Savoring Pete Dunne on a cold winter afternoon brought back the warm fuzzies. There is, of course, his signature wit, which I sampled earlier  in Prairie Spring. But there is something else to his writing too. Something that inspires wonder, respect and understanding. Expertise and experience. His masterful identification of birds, whether he catches but a glimpse or not at all (purely by ear), whether he sees the birds high up in the sky where field marks are all but devoured by the sun, or camouflaged by tall prairie grass or lush spring leaves. And his rich experiences amidst all the bird wealth the world has to offer, in crowded national parks, and solitary corners of the world. And his lifelist and the glorious birds on it.

Rushing to look up goldeneyes and condors on All About Birds, I was reminded yet again why birds hold so much fascination for bird watchers and non bird watchers alike. They are alive, often colorful, they make music, they are elusive and yet, they are everywhere. Roger Tory Peterson sums it up very nicely:

As James Fisher[noted British ornithologist] commented, they [birds] can even be a bore if you are a bore.

Indeed. And so, just as birds are so many things, according to Peterson, “the observation of birds can be many things, depending on who you are and what you are”. It can be a science or an art. It can be a pleasant recreation if you are a backyard bird watcher or a source of passionate obsession, a game and a sport, if you are one of those listers, those birders. It’s no wonder then that birding is a popular outdoor activity in the United States (I was’nt able to find much more specific data – Is birding more popular than bicycling? Gardening? Fishing? Walking? I am not sure how these rank.)

Dunne’s Feather Quest is really a bird quest, a Pete Dunne’s life in birds circa 1989. With fancy typesetting, and a silhouette of a bird delineating each chapter adventure, the book makes me want to be Dunne’s invisible companion. It even makes me want to be the expert that he is, to effortlessly identify birds, to have all those colorful birding experiences, and that warm birding camaraderie. Dunne is humorous and philosophical and always environmentally conscious. So what if he has a strange proclivity to talk to trees and painted horses, or if he reuses his punch lines. The ‘Basset Hound’ line that I so enjoyed in Prairie Spring where Dunne refers to a Mountain Plover thus:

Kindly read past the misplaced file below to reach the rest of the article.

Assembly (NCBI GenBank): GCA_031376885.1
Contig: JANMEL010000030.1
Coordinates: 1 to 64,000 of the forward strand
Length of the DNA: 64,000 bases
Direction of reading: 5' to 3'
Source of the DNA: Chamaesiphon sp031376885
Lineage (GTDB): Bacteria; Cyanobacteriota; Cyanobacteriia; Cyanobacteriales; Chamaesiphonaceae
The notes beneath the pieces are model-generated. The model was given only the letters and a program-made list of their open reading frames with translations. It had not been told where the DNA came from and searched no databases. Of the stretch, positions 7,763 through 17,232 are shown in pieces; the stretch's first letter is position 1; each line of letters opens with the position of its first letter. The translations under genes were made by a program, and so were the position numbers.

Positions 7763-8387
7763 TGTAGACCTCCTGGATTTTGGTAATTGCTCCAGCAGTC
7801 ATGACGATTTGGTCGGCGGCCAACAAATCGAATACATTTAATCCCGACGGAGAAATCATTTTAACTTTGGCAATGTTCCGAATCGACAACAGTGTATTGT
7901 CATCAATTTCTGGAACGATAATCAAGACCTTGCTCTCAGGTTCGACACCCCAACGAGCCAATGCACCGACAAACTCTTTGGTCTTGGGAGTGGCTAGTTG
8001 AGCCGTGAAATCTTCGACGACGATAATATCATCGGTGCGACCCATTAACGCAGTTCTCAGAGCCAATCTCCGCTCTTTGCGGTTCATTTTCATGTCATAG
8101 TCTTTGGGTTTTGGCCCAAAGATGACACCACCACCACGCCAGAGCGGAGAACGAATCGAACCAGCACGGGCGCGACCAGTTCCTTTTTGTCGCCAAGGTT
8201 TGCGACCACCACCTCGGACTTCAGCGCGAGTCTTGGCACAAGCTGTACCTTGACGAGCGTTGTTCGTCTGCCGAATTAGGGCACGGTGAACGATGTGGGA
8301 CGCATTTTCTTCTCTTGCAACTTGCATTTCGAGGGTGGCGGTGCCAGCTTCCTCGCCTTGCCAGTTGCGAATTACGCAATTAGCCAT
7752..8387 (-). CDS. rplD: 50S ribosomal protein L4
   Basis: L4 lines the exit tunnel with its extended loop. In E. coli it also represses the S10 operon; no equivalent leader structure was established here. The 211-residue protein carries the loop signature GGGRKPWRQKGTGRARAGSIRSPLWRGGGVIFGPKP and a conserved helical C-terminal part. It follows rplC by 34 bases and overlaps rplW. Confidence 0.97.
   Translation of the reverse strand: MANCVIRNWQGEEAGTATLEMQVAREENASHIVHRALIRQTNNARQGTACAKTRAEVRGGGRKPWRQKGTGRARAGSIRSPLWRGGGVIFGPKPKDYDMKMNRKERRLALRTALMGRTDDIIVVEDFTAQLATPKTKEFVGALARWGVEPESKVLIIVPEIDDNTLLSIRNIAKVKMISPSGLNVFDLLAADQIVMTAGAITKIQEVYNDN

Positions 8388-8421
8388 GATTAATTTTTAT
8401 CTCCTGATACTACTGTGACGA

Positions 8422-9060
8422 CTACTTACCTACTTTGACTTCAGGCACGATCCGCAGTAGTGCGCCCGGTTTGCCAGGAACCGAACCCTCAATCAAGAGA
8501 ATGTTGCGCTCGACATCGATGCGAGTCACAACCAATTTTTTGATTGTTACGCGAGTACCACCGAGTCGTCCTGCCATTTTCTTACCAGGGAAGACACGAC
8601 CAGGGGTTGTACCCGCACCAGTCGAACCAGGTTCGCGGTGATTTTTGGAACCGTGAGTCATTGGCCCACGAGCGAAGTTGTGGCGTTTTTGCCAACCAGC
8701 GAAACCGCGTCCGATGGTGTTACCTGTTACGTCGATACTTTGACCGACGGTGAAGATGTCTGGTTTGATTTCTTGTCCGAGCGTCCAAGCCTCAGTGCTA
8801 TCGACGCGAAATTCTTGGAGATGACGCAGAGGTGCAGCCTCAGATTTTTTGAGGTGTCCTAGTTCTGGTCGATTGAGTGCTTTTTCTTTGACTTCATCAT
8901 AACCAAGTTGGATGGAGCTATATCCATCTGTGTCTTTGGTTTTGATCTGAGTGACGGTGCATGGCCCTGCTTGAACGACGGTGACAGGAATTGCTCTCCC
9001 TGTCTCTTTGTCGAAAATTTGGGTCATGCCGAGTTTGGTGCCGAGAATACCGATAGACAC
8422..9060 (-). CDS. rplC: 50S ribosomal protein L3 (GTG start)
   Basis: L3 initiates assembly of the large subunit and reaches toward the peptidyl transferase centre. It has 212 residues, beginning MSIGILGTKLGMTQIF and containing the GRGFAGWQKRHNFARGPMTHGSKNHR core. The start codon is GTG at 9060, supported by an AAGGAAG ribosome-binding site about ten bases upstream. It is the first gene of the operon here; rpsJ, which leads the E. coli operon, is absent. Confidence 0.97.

“a bird with a fawn-colored back, a cream-colored breast, and an expression so baleful a basset hound might die from envy”

…was sadly not all that original. Dunne had already used the same, now less funny, description in reference to a Ross’ Gull in The Feather Quest:

“a feathered figurine, pale as ivory, with an eye so balefully black that a basset hound would die from envy”

Well. It was a good one, even if a tad overused.

Having read Moonwalking with Einstein (more on that later in a separate post), I was struck by the integral role that memory plays in birding. What is a birder’s brain but a high-speed retrieval system that operates on a catalog of thousands of bird names, field marks, bird songs, calls and other tiny, important details polished by years and years of watching birds? Dunne talks about his own techniques (that no doubt every birder worth his salt has mastered):

It takes time to tune an ear, and effort, too. It means tracking down every unfamiliar song and welding the visual image of the bird to an ephemeral voice. Unless you are among the gifted few, someone with the auditory recall of Igor Stravinskly, the weld usually does not hold the first time, or the second time either. The bird with the short, bright phrases or the raspy vowels must be tracked down over and over and over. Then over and over again, until those phrases and the image of that bird fuse and become one.

Now, what is that if not an elaborate memory technique?

Novice bird watchers like me can also benefit from advice that Dunne sometimes dishes out, such as, “just as with foraging flocks of titmice and chickadees, if you want to find uncommon seabirds, search through the ranks of common one”. The next time I see a sea of gulls, or starlings, I will keep my eye open for that lone treasure. Dunne’s admonitions about pelagic birding also are spot on:

First, you are afraid that you are going to be sick. Then, you are afraid that you are going to die. Then, you are afraid that you are going to live. And if you are sick, in rough seas, one hundred miles from land, that is a long, long time to live.

After a painfully long (and empty, I might add) birding trip into the deep Atlantic, I have reconciled myself to the idea that I might never sight a whale or a porpoise or possibly even an albatross.

Finally, Dunne is critical about man’s impact (mostly negative) on bird ecology and the environment in general. While in Prairie Spring he speaks at length about the damage the grasslands have endured, in Feather Quest, Dunne touches upon the impact of birding on birds. While a lone birder or small group might not have a noticeable impact, hundreds (or even thousands) of over-zealous birders vying to catch a glimpse of that rare bird, might trample their way to a longer life list. Heavy birding can destroy vegetation and even disrupt the activity patterns of birds.